Urban Alpha Male Edition


Vera Wang, Calvin Klein, Bottega Veneta, John Varvatos, Luca Roda, Ivanka Trump, French Connection, Prada, Pringle, Missoni, Cole Haan


John Galliano Dresses Down As His Mea Culpa Tour Hits Full Swing

GallianocharlieroseYou may have already read the big Vanity Fair interview, but now disgraced couturier John Galliano has done his big TV interview about the highly public breakdown that got him booted from his job as creative director at both Christian Dior and the label that bears his own name. In the absence of Oprah's vast platform, Galliano taped an interview with Charlie Rose which aired last night on PBS stations. You could be forgiven for missing it, as the entire taping and airing happened within a couple of days, but along with clips on YouTube, the entire show is steaming on Rose's website HERE.

Galliano rehashes much of what he went over with Ingrid Sischy in Vanity Fair, but the most striking aspect may be that, for the first time in the decades since he has become a well-known designer, he made a public appearance unencumbered by the flamboyant personal style that helped to make him an unmistakable figure in the fashion world. He was sober, not only physically, but sartorially as well. Gone were the hair extensions, the sculpted facial hair and elaborately embellished garments he is known for wearing. Galliano sat clean shaved, with his hair tidily pulled back in a low ponytail and wearing the most mundane navy blue jacket and simple light blue dress shirt without so much as a pocket square to recall his usual flair. If you ever wondered what this guy really looked like under all that costume, then here you are.  Is this the debut of a new, stripped down Galliano style? Maybe, but it is more likely that he is trying to make as favorable an impression as possible on the public at large not only in America, but worldwide, where this interview will inevitably be seen in one format or another. It's hard to imagine that he would give up his dramatic personal style permanently, but you can't blame him for wanting people to see him as a normal human being instead of the scarf-swathed weirdo who spewed drunken, hateful statements in the much circulated videos that led to his downfall —an excerpt of which Rose showed just in case anyone had missed them the first time around.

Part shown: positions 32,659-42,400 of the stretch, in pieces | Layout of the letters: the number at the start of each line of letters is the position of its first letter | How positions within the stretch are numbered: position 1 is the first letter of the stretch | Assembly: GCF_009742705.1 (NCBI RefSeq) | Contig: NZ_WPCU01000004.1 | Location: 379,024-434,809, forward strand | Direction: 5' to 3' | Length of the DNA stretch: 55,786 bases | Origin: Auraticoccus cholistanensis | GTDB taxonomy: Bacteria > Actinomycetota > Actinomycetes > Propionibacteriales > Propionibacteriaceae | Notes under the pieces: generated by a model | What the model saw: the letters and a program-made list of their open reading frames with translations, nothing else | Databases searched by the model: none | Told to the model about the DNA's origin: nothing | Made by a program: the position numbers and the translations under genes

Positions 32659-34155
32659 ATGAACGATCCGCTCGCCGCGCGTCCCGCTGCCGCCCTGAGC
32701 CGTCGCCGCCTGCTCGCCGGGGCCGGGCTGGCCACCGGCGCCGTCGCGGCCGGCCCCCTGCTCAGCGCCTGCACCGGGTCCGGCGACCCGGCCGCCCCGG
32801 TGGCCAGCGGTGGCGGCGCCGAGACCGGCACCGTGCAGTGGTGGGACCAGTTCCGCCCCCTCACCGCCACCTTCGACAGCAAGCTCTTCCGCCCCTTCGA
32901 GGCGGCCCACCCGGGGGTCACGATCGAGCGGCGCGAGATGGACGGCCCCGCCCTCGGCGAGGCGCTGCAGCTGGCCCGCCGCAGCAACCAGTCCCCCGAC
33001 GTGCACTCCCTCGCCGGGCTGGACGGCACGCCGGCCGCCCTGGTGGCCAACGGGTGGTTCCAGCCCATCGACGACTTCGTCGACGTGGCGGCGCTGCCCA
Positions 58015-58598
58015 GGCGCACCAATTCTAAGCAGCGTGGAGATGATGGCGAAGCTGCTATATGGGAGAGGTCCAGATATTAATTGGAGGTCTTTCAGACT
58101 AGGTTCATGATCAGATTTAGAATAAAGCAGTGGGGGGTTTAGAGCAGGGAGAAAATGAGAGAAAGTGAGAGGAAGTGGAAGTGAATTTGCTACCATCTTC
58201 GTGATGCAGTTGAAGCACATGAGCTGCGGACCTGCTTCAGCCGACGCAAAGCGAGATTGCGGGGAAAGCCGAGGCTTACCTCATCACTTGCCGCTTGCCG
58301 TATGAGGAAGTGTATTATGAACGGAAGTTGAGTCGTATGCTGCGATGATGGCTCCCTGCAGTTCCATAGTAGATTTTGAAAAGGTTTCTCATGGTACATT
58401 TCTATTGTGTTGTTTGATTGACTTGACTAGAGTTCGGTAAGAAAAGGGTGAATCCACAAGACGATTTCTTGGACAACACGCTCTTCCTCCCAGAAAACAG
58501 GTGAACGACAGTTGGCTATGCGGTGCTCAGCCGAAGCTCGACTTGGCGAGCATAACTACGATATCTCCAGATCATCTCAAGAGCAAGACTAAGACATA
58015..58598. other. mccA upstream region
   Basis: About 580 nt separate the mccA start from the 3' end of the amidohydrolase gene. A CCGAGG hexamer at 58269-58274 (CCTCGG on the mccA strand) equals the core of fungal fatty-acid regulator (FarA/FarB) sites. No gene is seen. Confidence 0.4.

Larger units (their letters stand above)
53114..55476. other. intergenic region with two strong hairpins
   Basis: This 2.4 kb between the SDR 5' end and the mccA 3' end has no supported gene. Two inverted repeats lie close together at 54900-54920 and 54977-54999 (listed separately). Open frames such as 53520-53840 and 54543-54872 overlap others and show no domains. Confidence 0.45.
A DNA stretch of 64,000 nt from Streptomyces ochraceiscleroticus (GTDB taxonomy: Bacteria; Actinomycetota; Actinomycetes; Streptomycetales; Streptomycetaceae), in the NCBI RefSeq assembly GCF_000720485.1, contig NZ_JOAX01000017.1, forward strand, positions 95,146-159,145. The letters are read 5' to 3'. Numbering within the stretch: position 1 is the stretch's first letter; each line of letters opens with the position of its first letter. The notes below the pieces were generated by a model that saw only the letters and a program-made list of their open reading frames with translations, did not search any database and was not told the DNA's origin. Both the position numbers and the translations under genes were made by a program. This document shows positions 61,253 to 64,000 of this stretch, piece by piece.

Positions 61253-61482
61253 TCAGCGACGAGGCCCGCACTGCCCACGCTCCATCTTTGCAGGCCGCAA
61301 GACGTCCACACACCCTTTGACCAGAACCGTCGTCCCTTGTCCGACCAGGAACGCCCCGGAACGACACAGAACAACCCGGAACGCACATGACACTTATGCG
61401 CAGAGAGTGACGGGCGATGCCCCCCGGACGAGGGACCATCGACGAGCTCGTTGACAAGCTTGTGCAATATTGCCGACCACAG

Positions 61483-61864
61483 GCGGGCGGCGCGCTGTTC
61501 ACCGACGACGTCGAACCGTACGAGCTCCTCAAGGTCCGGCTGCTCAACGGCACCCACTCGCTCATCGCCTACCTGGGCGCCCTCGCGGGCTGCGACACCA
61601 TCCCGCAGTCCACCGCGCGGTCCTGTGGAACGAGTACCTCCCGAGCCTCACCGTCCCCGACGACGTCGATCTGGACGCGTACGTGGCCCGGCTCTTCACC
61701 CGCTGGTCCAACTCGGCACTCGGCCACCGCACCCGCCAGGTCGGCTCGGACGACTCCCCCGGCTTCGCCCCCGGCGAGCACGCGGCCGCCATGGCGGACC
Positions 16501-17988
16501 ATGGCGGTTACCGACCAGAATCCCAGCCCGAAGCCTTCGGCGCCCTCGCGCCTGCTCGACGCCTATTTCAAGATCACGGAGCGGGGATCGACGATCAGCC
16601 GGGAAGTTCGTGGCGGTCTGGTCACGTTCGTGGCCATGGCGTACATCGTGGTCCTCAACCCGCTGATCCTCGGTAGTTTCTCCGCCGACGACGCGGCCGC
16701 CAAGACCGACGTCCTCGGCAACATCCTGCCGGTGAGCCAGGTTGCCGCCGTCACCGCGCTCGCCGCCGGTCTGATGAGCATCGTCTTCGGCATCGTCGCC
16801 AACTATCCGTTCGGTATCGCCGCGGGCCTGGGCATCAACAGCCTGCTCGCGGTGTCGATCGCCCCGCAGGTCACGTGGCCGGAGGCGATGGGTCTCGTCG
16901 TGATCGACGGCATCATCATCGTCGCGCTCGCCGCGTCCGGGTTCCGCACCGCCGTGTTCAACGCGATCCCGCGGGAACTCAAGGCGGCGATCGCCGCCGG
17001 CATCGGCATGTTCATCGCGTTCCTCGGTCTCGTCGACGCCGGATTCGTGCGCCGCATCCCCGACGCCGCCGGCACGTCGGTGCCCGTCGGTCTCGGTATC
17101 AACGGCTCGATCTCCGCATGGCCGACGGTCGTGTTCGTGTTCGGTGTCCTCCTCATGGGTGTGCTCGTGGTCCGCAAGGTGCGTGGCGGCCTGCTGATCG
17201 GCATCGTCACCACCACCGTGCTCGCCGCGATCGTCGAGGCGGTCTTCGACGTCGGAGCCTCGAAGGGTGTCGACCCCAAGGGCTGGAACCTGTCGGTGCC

Will it all work? In transforming his appearance, Galliano seems to be signalling that he will go well out of his way to show that he is not some fashion feak, but a real person who is capable of personal growth. While many Jewish leaders have emphasized an obligation to accept sincere apologies and efforts to improve oneself, others have been less forgiving, and students at Parsons School of Design recently made it clear that he was not welcome there to teach a master class similar to one that had been well received at Central St. Martins College of Art & design in London. The designer seems ready to get back to work, but ultimately it will be up to the retailers who will carry the products he will eventually offer and their customers to decide if they are ready to have him back.

John Galliano Interview (The Charlie Rose Show)

After the jump, see John Galliano apologize again


The comments to this entry are closed.